Monday, August 07, 2006

Welcome to the world of hacks and flacks

Thanks to Philip Young of the University of Sunderland for giving Screaming Headlines a mention in his excellent Mediations blog.

Philip comments that I describe myself in my profile as a ‘PR lecturer and as a publicist’ and asks ‘Why publicist and not PR practitioner?’

I nearly did describe myself as a music PR practitioner, but stopped short when I reflected on what I actually do in this area. Apart from playing in a band that specialises in mainly Irish and Scottish traditional songs and tunes, I organise music events and promote them, i.e. let people know that they’re happening and try and encourage them to turn up.

Some might see this differently, but to my mind this isn’t quite what PR is meant to be about. In the Behind The Spin blog, Chris Taylor of the London Business School defines PR as “... the discipline that works to align what others think of you, with what you think of yourself, and seeks to elevate both”. In this sense, PR is in the business of managing public opinion, not at a superficial level, but seeking to get others to think well of you and to place you in a relatively high position in their view of what’s good about the world. If I were trying to boost the public reputation of mainly Irish and Scottish traditional songs and tunes, then I would probably describe my work as that of a PR specialist.

What I actually do falls closer to Taylor’s reference to ‘publicity’ which happens when a message is ‘received by the desired audience, who respond favourably’. But you may well argue that there is a very fine line between the definitions of publicity and PR. Indeed, students of PR will know that there are several competing definitions of the subject and that these reflect changes in society, culture, economic activity and the motivation of whoever is doing the defining.

For example, there are journalists who would define PR as a regular bombardment of information systematically designed to conceal the truth and would describe people who practise PR as 'flacks'.

Most of us are familiar with the derogatory term ‘hack’ when used to characterise reporters who write badly and often with little regard of the impact of their scribblings on the lives of those they write about. ‘Flack’ is a term that has become more popular in the last few years (especially in the US) to describe PR people who adopt a similar attitude in their own work. ‘Flacks’ are people who will say anything for and about their client with little regard to whether their statements are actually true or false – spin-doctors without the subtlety!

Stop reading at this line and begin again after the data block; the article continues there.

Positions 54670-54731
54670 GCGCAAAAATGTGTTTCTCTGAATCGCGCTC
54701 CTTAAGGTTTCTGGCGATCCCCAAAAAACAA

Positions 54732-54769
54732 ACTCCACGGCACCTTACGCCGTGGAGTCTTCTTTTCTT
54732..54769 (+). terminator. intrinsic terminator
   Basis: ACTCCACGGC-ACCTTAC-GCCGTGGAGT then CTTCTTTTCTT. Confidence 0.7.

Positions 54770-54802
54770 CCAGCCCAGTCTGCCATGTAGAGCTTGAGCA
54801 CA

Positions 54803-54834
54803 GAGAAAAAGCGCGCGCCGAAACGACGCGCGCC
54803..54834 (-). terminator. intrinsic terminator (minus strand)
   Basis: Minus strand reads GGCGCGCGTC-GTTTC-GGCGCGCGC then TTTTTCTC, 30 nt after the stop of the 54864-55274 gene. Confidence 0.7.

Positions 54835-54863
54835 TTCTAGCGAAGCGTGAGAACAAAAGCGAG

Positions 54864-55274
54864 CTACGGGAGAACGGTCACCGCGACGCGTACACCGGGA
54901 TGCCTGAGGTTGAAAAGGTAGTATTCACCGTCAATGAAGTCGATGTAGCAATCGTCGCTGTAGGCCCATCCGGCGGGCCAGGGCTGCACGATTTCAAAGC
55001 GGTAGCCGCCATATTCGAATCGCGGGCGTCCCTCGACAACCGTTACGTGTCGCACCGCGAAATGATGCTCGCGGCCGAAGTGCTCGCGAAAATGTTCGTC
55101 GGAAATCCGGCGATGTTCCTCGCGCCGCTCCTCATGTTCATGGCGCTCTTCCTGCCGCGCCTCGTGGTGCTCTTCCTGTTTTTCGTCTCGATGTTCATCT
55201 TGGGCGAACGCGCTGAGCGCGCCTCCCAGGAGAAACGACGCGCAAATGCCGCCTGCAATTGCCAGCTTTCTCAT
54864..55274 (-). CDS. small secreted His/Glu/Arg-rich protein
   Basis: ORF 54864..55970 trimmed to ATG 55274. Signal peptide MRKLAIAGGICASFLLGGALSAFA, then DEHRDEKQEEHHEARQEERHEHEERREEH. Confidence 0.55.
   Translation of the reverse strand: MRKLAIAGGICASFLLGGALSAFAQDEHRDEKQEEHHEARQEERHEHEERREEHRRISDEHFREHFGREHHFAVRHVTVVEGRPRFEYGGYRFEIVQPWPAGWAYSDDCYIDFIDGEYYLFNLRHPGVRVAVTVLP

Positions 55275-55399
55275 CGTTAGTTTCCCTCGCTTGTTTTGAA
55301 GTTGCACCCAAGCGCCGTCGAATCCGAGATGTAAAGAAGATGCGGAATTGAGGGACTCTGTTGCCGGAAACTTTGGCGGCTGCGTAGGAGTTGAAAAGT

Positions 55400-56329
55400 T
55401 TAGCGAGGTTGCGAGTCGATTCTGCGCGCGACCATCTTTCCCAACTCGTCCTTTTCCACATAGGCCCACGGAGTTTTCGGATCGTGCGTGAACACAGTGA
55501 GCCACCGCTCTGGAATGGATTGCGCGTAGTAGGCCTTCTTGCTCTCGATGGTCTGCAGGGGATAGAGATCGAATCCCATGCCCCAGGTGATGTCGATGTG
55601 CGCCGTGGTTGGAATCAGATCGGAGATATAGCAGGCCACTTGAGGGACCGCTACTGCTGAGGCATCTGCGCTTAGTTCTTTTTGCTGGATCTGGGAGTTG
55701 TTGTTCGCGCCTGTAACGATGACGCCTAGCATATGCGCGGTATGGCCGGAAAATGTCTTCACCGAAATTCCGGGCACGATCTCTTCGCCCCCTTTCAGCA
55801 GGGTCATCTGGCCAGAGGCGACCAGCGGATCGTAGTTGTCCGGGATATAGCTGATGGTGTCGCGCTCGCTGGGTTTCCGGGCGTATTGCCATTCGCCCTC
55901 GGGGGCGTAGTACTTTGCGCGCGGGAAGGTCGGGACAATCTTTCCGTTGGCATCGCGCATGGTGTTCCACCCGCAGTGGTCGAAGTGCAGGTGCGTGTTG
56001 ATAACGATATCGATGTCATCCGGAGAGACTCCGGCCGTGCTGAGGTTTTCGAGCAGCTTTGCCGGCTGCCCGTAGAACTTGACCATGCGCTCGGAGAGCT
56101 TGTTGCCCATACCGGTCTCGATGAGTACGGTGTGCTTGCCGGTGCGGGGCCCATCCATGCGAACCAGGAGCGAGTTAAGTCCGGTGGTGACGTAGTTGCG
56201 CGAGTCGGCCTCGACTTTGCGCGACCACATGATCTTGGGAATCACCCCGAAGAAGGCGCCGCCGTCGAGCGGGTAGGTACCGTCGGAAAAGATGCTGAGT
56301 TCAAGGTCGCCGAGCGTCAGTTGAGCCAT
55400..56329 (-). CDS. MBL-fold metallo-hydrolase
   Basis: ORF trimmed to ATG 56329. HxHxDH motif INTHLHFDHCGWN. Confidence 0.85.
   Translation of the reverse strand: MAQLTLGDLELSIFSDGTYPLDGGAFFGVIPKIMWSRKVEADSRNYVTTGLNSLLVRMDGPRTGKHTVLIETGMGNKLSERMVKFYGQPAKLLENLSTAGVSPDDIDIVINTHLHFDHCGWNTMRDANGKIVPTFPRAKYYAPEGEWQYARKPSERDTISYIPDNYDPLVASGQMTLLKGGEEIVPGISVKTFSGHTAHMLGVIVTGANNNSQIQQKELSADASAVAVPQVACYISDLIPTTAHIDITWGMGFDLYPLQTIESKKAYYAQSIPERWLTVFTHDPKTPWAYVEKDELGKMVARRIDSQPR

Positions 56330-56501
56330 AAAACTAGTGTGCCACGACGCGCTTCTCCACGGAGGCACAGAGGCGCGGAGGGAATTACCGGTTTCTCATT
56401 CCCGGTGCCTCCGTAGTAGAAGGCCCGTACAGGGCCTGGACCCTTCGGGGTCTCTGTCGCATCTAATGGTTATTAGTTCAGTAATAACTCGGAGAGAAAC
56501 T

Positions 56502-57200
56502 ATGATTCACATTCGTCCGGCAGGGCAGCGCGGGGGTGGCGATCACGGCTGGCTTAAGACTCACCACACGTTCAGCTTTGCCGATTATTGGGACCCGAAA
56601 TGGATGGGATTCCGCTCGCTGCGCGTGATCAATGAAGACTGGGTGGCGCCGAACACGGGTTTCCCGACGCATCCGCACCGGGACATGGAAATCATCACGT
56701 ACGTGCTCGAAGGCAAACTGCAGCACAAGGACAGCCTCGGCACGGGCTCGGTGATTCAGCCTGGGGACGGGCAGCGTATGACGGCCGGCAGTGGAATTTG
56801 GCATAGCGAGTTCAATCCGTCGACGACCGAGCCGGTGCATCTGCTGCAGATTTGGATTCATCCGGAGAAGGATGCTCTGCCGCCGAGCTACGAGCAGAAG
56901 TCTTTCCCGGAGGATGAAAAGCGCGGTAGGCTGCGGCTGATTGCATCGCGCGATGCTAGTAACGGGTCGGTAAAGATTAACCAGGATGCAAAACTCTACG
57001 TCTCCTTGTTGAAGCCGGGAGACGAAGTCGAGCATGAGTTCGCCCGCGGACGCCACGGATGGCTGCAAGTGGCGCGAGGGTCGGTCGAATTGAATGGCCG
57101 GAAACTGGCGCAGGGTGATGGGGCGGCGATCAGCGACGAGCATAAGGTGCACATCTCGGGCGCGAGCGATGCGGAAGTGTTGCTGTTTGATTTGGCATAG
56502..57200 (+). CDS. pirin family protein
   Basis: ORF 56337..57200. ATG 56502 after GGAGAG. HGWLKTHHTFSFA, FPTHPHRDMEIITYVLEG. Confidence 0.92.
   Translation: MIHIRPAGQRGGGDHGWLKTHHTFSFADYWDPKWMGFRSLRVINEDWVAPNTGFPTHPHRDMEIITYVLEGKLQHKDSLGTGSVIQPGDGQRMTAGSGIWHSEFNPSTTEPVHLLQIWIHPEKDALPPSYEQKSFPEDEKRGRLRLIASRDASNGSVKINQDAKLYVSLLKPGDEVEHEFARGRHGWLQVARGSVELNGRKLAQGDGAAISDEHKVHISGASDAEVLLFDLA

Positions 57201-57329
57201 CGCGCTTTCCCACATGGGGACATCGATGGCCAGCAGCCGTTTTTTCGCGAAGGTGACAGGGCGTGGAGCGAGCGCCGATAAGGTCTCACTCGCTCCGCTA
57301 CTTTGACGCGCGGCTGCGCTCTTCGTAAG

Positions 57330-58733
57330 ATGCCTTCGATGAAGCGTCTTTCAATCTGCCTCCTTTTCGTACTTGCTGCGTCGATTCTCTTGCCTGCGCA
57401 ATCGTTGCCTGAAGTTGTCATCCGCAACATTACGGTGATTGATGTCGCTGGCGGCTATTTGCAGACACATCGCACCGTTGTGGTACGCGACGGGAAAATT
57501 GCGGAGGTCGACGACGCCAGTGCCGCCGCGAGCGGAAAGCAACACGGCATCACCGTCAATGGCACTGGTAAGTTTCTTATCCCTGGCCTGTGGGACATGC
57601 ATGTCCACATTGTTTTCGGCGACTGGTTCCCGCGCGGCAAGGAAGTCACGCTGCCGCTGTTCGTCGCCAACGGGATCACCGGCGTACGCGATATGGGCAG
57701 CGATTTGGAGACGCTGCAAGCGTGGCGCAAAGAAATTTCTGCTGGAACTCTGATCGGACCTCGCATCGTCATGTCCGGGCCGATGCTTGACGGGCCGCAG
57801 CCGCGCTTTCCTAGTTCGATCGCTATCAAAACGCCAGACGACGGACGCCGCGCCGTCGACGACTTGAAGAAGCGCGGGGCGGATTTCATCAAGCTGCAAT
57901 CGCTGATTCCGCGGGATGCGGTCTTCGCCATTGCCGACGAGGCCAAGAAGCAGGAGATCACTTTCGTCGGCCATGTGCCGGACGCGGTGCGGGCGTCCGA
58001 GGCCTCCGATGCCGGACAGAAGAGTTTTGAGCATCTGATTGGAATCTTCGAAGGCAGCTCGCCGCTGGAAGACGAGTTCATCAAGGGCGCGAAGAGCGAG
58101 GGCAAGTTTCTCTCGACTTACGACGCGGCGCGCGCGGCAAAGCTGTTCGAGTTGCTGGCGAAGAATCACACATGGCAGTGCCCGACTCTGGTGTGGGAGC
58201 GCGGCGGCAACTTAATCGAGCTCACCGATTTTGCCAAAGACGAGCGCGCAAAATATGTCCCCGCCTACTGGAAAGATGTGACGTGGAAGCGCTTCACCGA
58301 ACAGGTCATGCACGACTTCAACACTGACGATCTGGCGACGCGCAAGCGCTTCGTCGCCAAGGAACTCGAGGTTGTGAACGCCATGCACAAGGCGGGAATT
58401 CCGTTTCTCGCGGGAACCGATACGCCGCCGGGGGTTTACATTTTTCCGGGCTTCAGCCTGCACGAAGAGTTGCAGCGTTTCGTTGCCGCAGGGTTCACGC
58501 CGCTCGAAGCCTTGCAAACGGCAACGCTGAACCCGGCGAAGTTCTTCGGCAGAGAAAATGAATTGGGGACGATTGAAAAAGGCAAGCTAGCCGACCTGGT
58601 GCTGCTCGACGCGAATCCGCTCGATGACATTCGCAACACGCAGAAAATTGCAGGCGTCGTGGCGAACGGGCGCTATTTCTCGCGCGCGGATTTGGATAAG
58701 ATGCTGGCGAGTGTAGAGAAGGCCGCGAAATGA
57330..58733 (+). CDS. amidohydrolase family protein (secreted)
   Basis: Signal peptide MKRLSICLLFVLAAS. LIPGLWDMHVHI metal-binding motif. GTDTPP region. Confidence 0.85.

Here's one dramatic illustration of how a ‘flack’ allegedly invents news, or gives out ‘news’ that people want to hear. While many journalists see PROs as ‘flacks’, you could define ‘hacks’ as those journalists who are more likely to accept and reproduce the claims of ‘flacks’ in their columns or on the airwaves.

Ironically, the terms ‘hacks’ and ‘flacks’ reflect the universalising qualities of one of the primary tools of spin – the sound-bite. They are instant signifiers that deny any space for qualification by implying that all journalists are ‘hacks’ and all PR practitioners are ‘flacks’.

There may be scope for discussion on whether I should describe myself as a PR practitioner as opposed to a publicist, but would my music promotion come under the heading of ‘flack’? When describing headline acts, I often use terms such as ‘legendary’, ‘award-winning’, ‘spectacular’, ‘internationally acclaimed’ and so on, mainly because I’m not likely to convince people to come to their concerts if I described these artists as ‘everyday’, ‘picked up an obscure award from a little-known website,’ ‘wear gaudy clothes’ or ‘once did a gig in Belgium’.

That’s not so much ‘flackery’ as ‘hype’.

Filed under:
PR definitions    blogs    music journalism    music PR    publicity    hack    flack

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